Lupita grins and points out the window that looks out into the backyard.
“You see that little thing out there that looks like a tool shed?” she asks.
“That is the bathroom.”
“Any more questions?”
“Yea,” I say, pointing to the empty bedroom at the end of the hall. “Whose room is that?”
Lupita’s face falls as she suddenly gets really interested in a spot on the tile floor.
“That was Abuela’s room,” she says.
She looks so sad, I feel like I should apologize and say something like ‘Sorry for your loss’, but that wouldn’t make since. We had the same grandma. Technically, it’s my loss, too. But when I try to match Lupita’s grief, I come up empty. The next few seconds are long and silent, until they’re interrupted by yelling from the kitchen. It’s my dad and Tìa Paulina.
“¡No te empiezas conmigo, Paulina! ¿No piensas que queria estar aqui cuando mama se infermo? Me duele todo tiempo…”
I haven’t heard dad yell like that since the time Bryan from across the street pushed me off the monkey bars in second grade. Lupita’s eyes go big as two grapefruits before she grabs hold of my arm.
“Vamos,” she says in a hushed voice. “Let’s go out the back.”
And in one swift move, she rushes us out of the house.
“Hey, what’s going on?” I ask once we’re outside. “What are my dad and your mom arguing about?”
She throws me a confused look.
“You dun’t know?” she asks. “They be arguing on the phone like that for two weeks. Ever since Abuela got sick.”
I think back and it hits me how lately dad’s been hanging up the phone just as I walk into the room.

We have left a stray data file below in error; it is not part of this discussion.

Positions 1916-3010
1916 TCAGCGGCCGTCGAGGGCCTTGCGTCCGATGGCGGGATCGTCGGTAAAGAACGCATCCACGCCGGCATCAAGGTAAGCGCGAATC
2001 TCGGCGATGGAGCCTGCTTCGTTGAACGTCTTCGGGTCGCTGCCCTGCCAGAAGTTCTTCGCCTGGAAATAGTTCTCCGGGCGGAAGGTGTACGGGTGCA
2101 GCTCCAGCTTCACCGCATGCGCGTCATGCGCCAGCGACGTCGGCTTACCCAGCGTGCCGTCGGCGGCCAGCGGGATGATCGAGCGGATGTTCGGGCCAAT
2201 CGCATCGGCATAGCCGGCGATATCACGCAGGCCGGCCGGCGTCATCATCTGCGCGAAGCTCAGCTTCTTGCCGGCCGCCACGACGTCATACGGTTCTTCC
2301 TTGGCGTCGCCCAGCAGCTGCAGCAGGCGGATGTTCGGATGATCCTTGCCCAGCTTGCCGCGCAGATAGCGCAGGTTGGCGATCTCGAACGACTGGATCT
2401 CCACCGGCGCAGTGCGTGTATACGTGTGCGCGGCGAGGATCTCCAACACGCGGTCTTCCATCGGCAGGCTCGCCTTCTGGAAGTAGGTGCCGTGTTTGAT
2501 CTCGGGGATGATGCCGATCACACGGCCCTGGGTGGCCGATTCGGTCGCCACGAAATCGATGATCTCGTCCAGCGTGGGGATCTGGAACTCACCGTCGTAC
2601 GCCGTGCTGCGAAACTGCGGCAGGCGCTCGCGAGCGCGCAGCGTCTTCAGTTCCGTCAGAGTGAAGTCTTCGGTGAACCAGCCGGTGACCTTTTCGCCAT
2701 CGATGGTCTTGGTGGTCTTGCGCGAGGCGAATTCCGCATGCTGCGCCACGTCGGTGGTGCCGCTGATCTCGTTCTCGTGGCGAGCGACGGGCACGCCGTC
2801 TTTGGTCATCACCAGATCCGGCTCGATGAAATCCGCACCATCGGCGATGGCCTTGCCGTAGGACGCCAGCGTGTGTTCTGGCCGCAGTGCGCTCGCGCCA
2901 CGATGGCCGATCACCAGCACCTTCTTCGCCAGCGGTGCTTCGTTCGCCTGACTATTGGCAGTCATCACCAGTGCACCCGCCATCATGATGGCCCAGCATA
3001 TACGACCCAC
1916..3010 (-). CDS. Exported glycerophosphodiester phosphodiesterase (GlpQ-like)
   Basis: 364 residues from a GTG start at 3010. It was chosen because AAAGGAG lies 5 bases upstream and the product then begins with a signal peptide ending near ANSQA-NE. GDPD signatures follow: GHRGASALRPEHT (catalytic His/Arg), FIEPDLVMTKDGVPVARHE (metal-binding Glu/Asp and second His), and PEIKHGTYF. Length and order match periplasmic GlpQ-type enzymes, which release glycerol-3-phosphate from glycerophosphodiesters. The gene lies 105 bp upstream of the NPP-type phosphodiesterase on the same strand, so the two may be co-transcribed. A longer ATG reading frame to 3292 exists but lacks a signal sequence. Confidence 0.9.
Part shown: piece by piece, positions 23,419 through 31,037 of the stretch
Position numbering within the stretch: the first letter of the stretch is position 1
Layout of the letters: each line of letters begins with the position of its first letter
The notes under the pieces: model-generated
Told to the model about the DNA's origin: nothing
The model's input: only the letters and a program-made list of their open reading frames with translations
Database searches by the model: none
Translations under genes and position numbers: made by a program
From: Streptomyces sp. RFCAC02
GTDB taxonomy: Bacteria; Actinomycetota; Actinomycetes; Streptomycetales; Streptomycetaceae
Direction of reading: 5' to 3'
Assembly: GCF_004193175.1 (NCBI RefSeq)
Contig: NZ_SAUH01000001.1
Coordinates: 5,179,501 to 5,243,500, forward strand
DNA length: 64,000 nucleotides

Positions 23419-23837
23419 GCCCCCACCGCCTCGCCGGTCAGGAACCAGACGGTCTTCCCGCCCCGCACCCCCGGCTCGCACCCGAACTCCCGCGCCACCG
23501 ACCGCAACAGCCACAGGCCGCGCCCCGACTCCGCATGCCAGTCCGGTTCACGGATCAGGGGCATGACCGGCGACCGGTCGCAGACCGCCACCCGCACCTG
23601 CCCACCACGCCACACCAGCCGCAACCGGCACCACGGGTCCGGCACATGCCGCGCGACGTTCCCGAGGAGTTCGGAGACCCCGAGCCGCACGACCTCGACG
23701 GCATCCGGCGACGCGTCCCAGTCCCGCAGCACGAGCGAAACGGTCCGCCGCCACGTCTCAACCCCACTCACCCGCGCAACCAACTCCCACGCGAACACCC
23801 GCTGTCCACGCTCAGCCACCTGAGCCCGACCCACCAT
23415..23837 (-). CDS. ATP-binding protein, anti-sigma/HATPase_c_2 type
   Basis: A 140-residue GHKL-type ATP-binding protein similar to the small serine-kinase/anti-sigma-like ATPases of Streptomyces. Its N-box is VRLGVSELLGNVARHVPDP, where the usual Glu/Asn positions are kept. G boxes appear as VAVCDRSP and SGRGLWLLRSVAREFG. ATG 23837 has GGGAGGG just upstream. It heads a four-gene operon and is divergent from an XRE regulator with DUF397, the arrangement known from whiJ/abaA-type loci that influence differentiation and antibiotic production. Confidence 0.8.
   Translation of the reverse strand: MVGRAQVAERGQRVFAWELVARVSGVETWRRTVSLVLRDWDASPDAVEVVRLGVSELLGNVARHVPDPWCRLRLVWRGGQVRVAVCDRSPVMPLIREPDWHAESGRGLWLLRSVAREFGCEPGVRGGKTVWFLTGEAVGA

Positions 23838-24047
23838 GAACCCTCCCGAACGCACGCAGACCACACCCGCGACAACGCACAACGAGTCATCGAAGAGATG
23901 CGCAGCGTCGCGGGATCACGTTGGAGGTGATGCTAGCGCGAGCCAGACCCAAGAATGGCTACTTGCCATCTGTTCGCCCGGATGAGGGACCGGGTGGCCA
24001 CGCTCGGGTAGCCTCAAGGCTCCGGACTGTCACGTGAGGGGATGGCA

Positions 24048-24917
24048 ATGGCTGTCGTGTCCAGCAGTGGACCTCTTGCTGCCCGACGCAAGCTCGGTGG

“Whatever it is, my dad must be hiding it from me,” I say. “What’s the problem?”
“Your father forgot us, that’s what’s the problem,” Lupita says. “He bought that ticket to America and never looked back. Not even when his own mother was on her death bed.”
“Now hold on just a minute,” I say. “We wanted to come back sooner, but my dad has a job. If we had come down while Abuela was sick and stayed for the funeral, that would have come out to a month away from work, and we couldn’t afford that! Plus, I had finals at school. We do have lives up there in Texas, you know.”
“Well, I understand,” Lupita says. “But my mother migh' need a little more convince before she forgives your father for missing his last chance to say goodbye to Abuela.”
I’ve barely met my aunt, and already she was already rubbing me the wrong way. What did she expect? For us to just drop everything and-
“May I ask one question?” Lupita asks suddenly.
“Texas really isn’t so far away. How come you and your father never come to visit?”
“And what about you guys down here?” I ask. “The phone rings both ways. You guys don’t exactly call us up every Christmas. You guys never write. My mom’s mom calls me on my birthday ever single year. I never got so much as a birthday card from Abuela!”
I regret that last part as soon as I say it. My dad’s voice rings through my head. “Anna-Rosa, you should never speak ill of the dead’.
“Birthday cards?” Lupita asks suddenly. She thinks for a long minute then says: “Wait right here.”
She ducks back into the house, and as I stand there by myself I think; Great. Dad and I haven’t even unpacked our bags yet and we’ve already pissed off two family members. But when Lupita comes back, she doesn’t look mad. Just…tired. She walks out of the house holding a stack of envelopes, all different sizes and colors.
“Here,” she says, putting them in my hand. “For you.”
“What are these?”
“Birthday cards,” Lupita says. “Abuela went down to the market and bought you one every year.”
I open the top envelope and out comes a glittery little card that says: HAPPY FIRST BIRTHDAY, 2002. My heart drops into my stomach.
“She would go all the way to San Miguel de Allende,” Lupita goes on. “Just to find you cards in English. That’s a one-hour trip, you know.”
“But I don’t get it. If went she through all that trouble, why did she never send any of these?”
“Because,” Lupita says. “Every year, your father would call, saying he was bringing you to meet the family, but every year something would come up. Abuela was waiting. She was waiting to give you these cards in person.”